Next morning, the spectre of another rusty can of Dinty and the delight of launching at another ramp on FDR was superseded by a growing need to sit at a table and have somebody bring me breakfast. As it turned out, that required another traverse of about 50 more miles of "scenic" roadway. But, quite worth it. I discovered a delightful little cowboy restaurant in Davenport, WA. And, then it was time to look for another puddle.

This sector of Washington is composed alternately of something derisively referred to as scab lands and alternately some of the most productive top soil in the entire world. And, in much of the spots not actually employed in growing your morning bagels and wheat toast; there is a cacophony of puddles, ponds, streams, and lakes. This part of the country reminds me a lot of the Lake Mohave, Havasu, Powell chain on the Colorado-except without all those Californians, and their jet skis.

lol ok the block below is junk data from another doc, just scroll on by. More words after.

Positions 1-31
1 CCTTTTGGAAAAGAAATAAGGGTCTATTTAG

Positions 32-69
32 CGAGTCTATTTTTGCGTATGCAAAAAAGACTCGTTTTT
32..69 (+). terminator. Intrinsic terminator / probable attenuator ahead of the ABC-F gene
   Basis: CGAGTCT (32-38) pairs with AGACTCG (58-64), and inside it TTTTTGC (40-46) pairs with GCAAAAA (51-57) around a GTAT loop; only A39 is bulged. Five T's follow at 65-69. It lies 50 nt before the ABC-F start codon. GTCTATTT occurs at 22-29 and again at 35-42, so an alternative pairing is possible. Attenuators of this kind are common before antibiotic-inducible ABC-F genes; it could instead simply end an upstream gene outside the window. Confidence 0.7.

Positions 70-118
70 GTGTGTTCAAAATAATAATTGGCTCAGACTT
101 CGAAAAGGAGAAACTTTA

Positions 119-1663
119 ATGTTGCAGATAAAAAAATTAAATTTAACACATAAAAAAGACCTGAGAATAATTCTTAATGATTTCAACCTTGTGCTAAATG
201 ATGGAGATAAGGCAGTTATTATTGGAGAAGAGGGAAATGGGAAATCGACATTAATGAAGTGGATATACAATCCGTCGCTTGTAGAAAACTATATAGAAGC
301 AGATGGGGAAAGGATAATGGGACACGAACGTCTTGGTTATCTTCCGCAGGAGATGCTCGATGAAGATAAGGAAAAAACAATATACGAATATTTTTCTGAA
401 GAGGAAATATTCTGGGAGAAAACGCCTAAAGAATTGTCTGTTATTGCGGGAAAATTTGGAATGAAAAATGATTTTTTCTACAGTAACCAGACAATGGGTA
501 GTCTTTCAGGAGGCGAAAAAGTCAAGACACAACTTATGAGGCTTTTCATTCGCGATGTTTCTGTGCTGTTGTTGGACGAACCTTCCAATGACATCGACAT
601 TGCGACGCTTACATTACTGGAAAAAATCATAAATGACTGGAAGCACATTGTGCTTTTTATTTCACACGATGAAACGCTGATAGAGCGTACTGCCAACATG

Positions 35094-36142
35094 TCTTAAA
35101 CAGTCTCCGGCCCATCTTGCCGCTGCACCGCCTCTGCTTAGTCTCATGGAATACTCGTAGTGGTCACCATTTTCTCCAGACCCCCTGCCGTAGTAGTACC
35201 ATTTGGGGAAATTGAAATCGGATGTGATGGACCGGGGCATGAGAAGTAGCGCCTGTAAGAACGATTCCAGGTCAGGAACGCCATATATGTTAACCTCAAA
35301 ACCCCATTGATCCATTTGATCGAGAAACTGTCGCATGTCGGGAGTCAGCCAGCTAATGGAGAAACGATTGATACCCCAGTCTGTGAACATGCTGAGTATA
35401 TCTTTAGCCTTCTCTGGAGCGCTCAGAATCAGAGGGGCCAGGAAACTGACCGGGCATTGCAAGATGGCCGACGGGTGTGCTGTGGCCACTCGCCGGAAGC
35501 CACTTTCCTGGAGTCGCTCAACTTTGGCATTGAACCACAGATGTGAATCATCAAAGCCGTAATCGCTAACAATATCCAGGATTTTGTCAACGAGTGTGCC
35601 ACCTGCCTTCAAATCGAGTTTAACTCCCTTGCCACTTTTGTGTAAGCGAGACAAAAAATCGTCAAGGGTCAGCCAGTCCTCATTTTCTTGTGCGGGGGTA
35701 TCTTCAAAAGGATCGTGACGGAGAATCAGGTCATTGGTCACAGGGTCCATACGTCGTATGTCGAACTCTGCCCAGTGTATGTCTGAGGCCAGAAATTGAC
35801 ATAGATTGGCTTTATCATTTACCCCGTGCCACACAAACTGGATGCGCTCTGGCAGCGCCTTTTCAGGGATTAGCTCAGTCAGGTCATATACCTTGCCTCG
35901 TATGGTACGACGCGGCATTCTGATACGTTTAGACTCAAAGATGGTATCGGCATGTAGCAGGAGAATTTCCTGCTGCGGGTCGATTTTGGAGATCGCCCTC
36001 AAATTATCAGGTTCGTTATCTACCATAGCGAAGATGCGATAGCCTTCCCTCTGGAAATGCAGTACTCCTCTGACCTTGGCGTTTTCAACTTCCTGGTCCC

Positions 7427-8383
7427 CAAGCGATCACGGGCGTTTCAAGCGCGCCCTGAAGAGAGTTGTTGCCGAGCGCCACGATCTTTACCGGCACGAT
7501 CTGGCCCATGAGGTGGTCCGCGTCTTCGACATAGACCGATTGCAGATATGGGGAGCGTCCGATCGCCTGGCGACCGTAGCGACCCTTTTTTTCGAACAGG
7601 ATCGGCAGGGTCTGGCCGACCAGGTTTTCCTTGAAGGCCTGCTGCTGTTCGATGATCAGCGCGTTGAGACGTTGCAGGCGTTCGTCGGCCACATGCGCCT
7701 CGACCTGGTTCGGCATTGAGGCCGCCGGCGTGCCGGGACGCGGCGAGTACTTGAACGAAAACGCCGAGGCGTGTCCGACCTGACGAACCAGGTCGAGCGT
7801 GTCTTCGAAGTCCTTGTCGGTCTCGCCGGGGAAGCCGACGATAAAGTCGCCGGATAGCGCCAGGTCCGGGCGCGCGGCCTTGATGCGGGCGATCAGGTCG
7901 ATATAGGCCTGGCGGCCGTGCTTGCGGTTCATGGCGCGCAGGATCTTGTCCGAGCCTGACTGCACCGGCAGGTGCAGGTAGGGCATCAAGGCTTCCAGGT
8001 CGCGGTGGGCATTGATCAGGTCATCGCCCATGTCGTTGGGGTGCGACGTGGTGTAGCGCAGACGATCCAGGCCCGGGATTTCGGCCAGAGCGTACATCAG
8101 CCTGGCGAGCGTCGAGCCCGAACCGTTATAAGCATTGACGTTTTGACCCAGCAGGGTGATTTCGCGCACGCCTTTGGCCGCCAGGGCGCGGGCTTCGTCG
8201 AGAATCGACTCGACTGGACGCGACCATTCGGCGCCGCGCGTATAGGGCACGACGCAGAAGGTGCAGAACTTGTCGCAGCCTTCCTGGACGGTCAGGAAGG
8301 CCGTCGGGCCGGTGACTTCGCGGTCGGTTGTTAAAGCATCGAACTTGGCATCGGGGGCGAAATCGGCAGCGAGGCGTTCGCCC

One lake in particular, I have passed literally hundreds of times - without ever actually being on it. Sprague Lake is pretty much the way it was John Wayne was chasing Cochise around it in 1875, or so. Except since about 1960, the east-west freeway connecting Seattle with Chicago and passing through Spokane in the process, clings to a hill along one side of the lake. I have been wondering what it would be like to explore that shoreline, now, for about 60 years, off and on, give or take. Soooooooooo.

That's where we went. And, that's what we did. Of course, I had to stop and take some pictures of one of the largest collections of really old farm trucks I know of. It's about the only thing left in "downtown" Sprague, WA. One of those places The Freeway Forgot.

Sprague Lake is about 5 miles long, and not real wide. I think there is ONE house along the shoreline. Mostly it's just bull rushes and basalt. And, from the sailing perspective. I don't think the prairie wind ever actually stops out there. So many places to messabout. So little time.

I'll be getting back to you on that.